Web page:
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Intro to Sport Psychology Notes Full Semester .docx

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Department
Kinesiology
Course
Kinesiology 1088A/B
Professor
Bob Larose
Semester
Fall

Description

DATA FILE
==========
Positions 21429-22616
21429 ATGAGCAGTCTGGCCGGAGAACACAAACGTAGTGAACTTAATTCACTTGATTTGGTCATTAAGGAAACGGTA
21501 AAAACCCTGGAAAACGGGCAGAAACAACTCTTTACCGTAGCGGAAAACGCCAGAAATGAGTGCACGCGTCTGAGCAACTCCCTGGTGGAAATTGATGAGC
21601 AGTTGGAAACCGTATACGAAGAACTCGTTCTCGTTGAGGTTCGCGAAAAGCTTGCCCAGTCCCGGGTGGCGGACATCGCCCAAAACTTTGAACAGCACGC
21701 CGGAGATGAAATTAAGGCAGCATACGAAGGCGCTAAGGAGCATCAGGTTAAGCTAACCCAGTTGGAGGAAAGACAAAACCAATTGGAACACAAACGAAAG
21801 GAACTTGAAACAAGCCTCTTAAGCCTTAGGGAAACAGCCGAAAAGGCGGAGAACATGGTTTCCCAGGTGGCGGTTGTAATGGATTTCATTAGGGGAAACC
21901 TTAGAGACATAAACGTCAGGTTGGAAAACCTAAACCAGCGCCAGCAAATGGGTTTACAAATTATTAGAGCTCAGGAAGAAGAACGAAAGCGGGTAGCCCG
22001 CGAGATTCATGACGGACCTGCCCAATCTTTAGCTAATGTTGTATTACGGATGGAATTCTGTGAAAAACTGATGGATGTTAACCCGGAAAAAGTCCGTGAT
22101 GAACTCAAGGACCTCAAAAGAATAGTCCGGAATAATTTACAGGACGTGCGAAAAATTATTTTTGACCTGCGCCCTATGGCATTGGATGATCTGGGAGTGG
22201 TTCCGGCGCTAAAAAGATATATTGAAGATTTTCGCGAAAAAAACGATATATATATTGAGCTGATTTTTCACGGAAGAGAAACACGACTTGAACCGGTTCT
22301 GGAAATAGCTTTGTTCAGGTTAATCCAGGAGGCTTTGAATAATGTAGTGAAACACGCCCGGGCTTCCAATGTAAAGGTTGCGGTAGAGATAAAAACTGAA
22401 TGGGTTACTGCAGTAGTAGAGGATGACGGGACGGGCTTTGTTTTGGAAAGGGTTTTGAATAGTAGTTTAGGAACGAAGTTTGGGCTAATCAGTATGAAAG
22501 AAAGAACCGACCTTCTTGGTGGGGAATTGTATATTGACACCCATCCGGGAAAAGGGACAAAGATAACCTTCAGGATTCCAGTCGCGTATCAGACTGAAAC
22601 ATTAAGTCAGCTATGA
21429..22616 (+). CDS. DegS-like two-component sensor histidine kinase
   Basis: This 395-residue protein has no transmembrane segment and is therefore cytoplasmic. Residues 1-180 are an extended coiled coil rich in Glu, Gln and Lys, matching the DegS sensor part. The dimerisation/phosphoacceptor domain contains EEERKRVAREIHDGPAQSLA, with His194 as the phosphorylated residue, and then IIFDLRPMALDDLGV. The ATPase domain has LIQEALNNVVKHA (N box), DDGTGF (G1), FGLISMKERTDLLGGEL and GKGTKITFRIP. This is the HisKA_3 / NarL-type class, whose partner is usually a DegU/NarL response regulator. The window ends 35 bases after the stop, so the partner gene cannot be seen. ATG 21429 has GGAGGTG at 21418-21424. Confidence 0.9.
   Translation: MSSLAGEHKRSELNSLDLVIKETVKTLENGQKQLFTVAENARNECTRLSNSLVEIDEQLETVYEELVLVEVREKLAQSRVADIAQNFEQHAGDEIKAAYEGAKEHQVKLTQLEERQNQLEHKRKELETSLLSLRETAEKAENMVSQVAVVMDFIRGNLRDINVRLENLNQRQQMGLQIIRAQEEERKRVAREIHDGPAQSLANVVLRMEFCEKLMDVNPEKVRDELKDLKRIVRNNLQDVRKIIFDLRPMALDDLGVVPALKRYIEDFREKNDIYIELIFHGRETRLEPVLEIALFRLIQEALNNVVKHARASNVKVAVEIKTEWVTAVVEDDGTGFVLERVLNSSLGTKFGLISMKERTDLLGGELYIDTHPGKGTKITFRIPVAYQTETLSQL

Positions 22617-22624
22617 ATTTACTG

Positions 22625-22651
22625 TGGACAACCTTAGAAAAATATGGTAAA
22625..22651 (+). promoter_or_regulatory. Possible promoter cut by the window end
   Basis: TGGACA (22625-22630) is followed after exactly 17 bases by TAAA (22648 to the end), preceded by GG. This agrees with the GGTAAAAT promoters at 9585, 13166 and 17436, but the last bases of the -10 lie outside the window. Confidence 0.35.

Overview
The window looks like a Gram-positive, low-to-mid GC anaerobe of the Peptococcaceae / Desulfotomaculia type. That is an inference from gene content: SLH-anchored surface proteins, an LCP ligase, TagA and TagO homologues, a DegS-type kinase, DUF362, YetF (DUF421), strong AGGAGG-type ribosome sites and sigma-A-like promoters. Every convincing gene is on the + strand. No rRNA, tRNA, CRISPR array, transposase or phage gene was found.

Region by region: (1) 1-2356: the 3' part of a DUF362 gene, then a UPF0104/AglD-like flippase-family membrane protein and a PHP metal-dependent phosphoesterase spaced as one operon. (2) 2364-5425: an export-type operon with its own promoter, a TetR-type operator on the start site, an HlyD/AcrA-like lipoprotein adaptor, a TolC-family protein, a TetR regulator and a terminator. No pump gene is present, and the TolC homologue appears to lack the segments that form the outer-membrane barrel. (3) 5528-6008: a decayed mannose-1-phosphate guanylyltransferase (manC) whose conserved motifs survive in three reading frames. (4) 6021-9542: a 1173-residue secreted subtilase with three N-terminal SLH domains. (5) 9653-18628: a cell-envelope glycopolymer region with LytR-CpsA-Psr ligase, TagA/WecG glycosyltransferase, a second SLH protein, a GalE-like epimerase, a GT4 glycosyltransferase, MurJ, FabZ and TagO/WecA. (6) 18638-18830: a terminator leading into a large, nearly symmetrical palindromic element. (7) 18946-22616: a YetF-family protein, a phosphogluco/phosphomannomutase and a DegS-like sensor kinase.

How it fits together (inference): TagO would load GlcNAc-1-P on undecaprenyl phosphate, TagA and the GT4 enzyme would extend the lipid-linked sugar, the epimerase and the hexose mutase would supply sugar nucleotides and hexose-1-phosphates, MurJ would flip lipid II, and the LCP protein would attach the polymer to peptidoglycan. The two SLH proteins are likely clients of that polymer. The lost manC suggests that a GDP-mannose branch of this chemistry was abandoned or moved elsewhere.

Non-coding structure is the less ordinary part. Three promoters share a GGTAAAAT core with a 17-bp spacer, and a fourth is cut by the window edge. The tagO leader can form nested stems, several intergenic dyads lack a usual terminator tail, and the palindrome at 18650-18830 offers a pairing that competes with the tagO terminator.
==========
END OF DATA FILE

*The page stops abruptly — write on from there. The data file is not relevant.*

Intro to Sport Psychology Notes 2 (for FINAL) October 19 2011 Psychological Skills Training (PST) The systematic and consistent practice of mental or psychological skills Psychological skills can be learned but must be practiced and integrated into your routine Psychological factors account for most day to day fluctuations in performance Myths: Psychological skills are innate (they cannot be learned) Only for problem athletes Only effective for the elite athlete Provide for quick fix solutions Not useful hocus pocus Components of PST Program: 1. Education Phase: Learn the nature and basis of the skill and understand how it influences performance 2. Acquisition Phase: Structure training program to develop skills and techniques 3. Practice Phase: Integrate skill development into practice and competitive settings **Helps make the sporting experience fun and helps/meets everyones needs** PST Program: Who?: - Sport psychology consultant - Coach When?: - Pre-season or off season - 3-6 month duration - Ongoing process integrated into practices Needs Assessment: - Evaluate strength and weaknesses - Oral interview and psychology inventory - Performing Profiling What?: - Which skills to include? - Scheduling - Evaluation and follow-up 1 Problems: - Lack of conviction - Lack of time - Lack of knowledge - Lack of follow-up 1. Psychological Skills (INITIAL FOCUS) a) Psychological Skills: - Personal qualities to be attained or developed (ex: target behaviours) b) Performance Skills: - Optimal Arousal (mental and physical) - Attention Control c) Foundation Skills: - Self-Confidence - Motivation - Self-Awareness - Self-Esteem d) Facilitative Skills: - Interpersonal-Awareness - Lifestyle Management Pride = Skill & Process = Method 2. Psychological Methods (SECONDARY FOCUS) - Procedures or techniques used to develop psychological SKILLS (vehicle used to attain skills) - Goal Setting, relaxation, imagery, thought processes (self-talk), attribution. Presence of Others as a Motivator: - Other s = Spectators or audience (observers) = Co-actors (others doing same task-opponent) a) SOCIAL FACILITATION THEORY (Zajonc, 1965) - The mere presence of others serves to increase arousal levels (more anxious) and causes a response to occur faster or more intensely 1. Increased arousal will increase the likelihood that an individuals dominant response will occur 2. In simple, well learned skills, correct responses and improved performance occurs in the presence of others 2 3. In complexor newly learned skills the dominant responses may be incorrect (old or bad habits) and performance will be impaired in the presence of others. 4. Evaluation Apprehension: Its not just the presence of others that causes arousal. Rather, it is the expectation that those present will be judge or evaluate the quality of the performance that increases arousal ad influences performance effectiveness. October 24 2011 - We learn to associate others with praise/blame or reward/punish type of evaluations - I always do better when youre not looking - An audience can thus have either an arousing or a calming effect and produces resultant variations in performance or behaviour (DRIVE THEORY) Cognitive Approach (Borden, 1980) - Incorporates both of the above theories but takes it one step further - The performer is not simply a reactor who responds to an audience - The performer is a PROACTIVE participant who o Interprets the social situation (through perceptions and exceptions) o Predicts the possible audience reaction o And alters behaviour to appeal to this reaction - Previous experience, age, gender and personality will all influence the individuals subject interpretation of the social situation - The size of the audience is not as important as how the individual interprets the size within the situation (numbers according to settinghostile vs. supportive) - Expertise interpret whether the crowd can accurately assess the quality of the performance - Supportiveness quality of social support from those present HOME FIELD: Advantages (Varca, 1980): o Functional aggression (home) = more rebounds, blocks, steals o Dysfunctional aggression (away) = more fouls, turnovers Disadvantages (Beaumeister, 1984): - Increased self-consciousness distracts from the automatic execution of skills (playoffs) 3 Implications: There is very little that can be done to eliminate the stressful effects of the presence of others at sporting or exercise events BUT o Eliminate evaluative apprehension and control arousal especially when learning new skill o Knowledge is power educate and inform participants about it! -Inform the athletes about the common physiological reactions to stress so they can recognize them when they occur (butterflies, muscle tension etc) - Inform the athletes how audiences can influence performance -Inform them about the effects that stress and anxiety can have on performance Perfect Practice makes Perfect: a) Over learn skills, techniques, strategy b) Train by simulating audience effects (taped or real crowds at practice) c) Pair high and low anxious athletes (veteran and rookie buddies) Specificity: Arrange practice sessions (both skill and stress reaction situations) so they will approximate game conditions (last second or minutes; special teams) AROUSAL, STRESS AND ANXIETY: Arousal: o A blend of physiological and psychological activation o The intensity of motivation at any particular time o Activation or excitation ranging on a continuum from sleep to hyper-intensity (different activities need different levels of arousal) o Caused by anticipation of an even, a threat or worry Stress: o Fight or Flight (Selye, 1950) o The result of a substantial influence between the physical and psychological demands of a task and ones response capabilities under conditions where failure has important consequences. o 4 STAGES - Environmental demand - Perception of demand (threat) - Stress response (anxiety) - Behavioural consequences (outcome/performance) 4